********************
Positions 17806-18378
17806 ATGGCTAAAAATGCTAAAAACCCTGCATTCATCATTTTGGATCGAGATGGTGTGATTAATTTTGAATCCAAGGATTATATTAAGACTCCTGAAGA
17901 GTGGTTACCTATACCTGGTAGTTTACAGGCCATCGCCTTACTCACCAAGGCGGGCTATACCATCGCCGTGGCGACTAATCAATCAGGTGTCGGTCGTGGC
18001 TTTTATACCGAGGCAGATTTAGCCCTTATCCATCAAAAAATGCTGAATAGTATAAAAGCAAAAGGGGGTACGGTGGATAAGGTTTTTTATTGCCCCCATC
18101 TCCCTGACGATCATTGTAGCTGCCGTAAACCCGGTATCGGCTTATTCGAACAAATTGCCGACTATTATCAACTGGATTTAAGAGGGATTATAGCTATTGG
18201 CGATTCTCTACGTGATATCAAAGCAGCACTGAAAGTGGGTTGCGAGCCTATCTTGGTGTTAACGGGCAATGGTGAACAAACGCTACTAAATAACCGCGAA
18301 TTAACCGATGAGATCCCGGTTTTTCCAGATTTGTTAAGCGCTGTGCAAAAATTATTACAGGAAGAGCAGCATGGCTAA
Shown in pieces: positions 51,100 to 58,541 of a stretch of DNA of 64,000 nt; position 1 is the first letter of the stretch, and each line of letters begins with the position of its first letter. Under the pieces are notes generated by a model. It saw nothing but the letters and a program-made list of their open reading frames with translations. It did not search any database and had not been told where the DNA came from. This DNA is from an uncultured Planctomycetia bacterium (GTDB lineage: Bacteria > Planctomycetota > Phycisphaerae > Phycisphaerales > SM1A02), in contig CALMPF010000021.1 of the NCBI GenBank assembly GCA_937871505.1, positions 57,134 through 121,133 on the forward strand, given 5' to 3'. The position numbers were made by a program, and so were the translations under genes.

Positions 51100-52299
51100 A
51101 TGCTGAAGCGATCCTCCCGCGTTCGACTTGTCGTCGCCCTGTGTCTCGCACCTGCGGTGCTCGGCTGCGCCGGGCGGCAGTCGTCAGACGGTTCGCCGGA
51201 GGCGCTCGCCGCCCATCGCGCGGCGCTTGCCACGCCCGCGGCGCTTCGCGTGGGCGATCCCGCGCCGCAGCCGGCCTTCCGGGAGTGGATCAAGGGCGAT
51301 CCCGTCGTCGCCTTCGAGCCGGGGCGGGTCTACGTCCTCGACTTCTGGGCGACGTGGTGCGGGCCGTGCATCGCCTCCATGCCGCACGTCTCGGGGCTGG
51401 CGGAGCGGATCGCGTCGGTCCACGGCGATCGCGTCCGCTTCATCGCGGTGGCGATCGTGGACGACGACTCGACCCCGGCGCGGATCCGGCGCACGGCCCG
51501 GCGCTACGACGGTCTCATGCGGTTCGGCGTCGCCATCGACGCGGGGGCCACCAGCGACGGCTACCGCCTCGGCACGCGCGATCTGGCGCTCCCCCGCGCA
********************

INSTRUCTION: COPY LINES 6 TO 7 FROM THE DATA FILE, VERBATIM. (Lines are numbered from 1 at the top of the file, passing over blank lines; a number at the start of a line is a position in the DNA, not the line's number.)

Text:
18201 CGATTCTCTACGTGATATCAAAGCAGCACTGAAAGTGGGTTGCGAGCCTATCTTGGTGTTAACGGGCAATGGTGAACAAACGCTACTAAATAACCGCGAA
18301 TTAACCGATGAGATCCCGGTTTTTCCAGATTTGTTAAGCGCTGTGCAAAAATTATTACAGGAAGAGCAGCATGGCTAA